I’d prepared the layout sketch for this painting back in September, but since then the canvas has been sitting on my easel awaiting my studied presence. Two days before Christmas I decided to just get on with it. Once again, using Mr. Turner as my inspiration I imagined how he might instruct me to proceed and did just that. What do you think?
This is the second in my South Downs Way series based on photographs I took during my hike along its 100 miles from Eastbourne to the grand old city of Winchester in the UK, back in 2009.
You might remember I did a digitally painted version of this some time ago and really liked the Turneresque luminosity that I managed to achieve. Despite my colour palette deviating somewhat from that particular version, I did also like its impressionistic quality, so I tried to capture some of that in my oil version.
I was trying to be as faithful to the original photo as possible in terms of compositional structure, while at the same time trying to capture a sense of my memory of standing on the chalk cliffs looking at the lighthouse emerging from the thick morning fog. Photos never do my own eyes justice. I see much more blue light than the average soul or indeed the average camera, so to me the scene wasn’t anywhere as dingy as the resultant photograph, but closer to my painting, with some added artistic license of course. Click on the gallery below to see how my painting progressed from start to finish.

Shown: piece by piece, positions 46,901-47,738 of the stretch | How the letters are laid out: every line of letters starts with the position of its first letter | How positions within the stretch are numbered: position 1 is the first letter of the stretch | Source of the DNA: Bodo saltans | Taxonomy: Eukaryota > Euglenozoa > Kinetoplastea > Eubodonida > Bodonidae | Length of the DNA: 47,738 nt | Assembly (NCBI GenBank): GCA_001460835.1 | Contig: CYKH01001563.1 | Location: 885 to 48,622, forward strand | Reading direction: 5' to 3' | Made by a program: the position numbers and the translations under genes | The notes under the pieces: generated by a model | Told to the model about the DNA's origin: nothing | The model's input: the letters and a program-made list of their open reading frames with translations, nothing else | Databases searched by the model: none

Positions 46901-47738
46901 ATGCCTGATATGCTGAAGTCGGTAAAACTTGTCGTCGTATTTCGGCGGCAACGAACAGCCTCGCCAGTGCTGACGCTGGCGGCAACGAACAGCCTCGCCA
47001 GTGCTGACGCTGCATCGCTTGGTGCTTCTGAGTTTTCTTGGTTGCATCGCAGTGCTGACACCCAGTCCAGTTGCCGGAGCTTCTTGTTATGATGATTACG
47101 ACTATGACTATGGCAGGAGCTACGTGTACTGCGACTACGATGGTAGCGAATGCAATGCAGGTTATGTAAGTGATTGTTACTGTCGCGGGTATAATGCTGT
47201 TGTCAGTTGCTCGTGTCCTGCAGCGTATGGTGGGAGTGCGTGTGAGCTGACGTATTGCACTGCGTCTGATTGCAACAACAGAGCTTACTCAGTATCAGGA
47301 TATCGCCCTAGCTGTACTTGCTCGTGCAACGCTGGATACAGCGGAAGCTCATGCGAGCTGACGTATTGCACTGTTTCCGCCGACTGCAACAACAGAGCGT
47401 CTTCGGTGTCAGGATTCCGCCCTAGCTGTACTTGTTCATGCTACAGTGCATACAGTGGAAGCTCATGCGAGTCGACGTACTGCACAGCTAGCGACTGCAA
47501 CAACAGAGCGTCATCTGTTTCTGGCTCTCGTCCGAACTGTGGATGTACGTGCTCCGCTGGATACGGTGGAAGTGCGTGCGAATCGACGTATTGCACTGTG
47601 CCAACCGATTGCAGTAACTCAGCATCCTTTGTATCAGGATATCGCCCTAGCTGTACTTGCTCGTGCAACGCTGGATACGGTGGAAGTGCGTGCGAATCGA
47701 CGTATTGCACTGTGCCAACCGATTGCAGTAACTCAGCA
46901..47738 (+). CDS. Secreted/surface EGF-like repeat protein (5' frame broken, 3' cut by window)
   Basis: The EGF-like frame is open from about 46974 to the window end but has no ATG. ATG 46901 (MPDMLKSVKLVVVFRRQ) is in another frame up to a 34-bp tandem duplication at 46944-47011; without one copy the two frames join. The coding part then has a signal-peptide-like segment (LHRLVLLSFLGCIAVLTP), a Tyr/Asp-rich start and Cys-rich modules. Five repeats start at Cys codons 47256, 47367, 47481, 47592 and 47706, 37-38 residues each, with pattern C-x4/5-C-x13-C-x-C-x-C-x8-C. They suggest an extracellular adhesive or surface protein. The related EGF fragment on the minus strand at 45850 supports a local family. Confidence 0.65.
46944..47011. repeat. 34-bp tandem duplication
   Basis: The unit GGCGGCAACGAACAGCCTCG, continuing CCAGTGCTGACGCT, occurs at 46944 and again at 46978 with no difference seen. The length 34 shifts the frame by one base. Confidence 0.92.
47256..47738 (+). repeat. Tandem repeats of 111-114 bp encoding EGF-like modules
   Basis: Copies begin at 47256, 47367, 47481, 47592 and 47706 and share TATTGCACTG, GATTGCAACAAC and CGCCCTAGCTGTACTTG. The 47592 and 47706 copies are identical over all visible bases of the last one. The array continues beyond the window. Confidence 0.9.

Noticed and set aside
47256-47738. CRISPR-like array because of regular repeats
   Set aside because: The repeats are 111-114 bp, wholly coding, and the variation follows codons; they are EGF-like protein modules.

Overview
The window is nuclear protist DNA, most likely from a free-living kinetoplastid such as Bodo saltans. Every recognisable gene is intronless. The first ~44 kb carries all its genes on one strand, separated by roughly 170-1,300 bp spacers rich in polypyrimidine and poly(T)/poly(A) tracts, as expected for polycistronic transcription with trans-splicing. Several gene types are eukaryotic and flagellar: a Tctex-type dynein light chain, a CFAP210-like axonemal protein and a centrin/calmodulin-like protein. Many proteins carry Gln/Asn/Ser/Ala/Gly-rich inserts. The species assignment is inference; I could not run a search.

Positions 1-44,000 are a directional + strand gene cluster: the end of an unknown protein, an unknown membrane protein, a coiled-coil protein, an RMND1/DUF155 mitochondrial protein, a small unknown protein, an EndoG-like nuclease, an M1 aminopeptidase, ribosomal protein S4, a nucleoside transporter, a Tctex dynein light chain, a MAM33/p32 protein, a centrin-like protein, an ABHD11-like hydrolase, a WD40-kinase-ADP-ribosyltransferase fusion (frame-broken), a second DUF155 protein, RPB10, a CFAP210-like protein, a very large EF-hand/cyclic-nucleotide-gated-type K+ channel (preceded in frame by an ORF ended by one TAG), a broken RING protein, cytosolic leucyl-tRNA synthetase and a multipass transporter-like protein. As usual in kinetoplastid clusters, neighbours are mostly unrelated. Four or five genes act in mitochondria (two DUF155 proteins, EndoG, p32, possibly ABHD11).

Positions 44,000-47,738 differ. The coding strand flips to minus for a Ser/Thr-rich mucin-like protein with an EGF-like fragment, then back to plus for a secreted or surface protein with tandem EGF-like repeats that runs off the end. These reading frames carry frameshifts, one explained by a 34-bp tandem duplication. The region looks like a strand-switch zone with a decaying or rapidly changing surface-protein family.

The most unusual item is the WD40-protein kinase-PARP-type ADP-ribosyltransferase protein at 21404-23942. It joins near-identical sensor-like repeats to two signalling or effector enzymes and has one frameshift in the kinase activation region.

I often begin with an acrylic base when preparing a canvas for oils. A thin wash of white acrylic also helps to seal the layout sketch and stop it smearing when applying the oil paints, although here I think I just painted a rough outline in burnt umber and blocked in the lighthouse so that it would be visible beneath the paint. Then I painted a thin oil wash over the whole canvas capturing the basic tonal values that I wanted, and let it dry overnight a little so that the subsequent layer of paint would sit atop that layer instead of blending fully with it. It also created a really lovely turquoise coloured ground that can be seen peaking through some of the foreground.
I completed this on Christmas Eve, and I think it’s ‘finished’. A wise artist once said that a painting is never finished, merely abandoned. So, I’ll let this rest, for now, at least until it’s had a chance to dry. If I do any further work on it, it will be to enhance the fog and perhaps tone down the vividness of the lighthouse, although I am happy with the sense of luminosity that I remember as the sun made its appearance that morning.
I hope you’ve all been enjoying the seasonal break and wish you all a very fine start to a new year and a new decade!
Thanks for reading.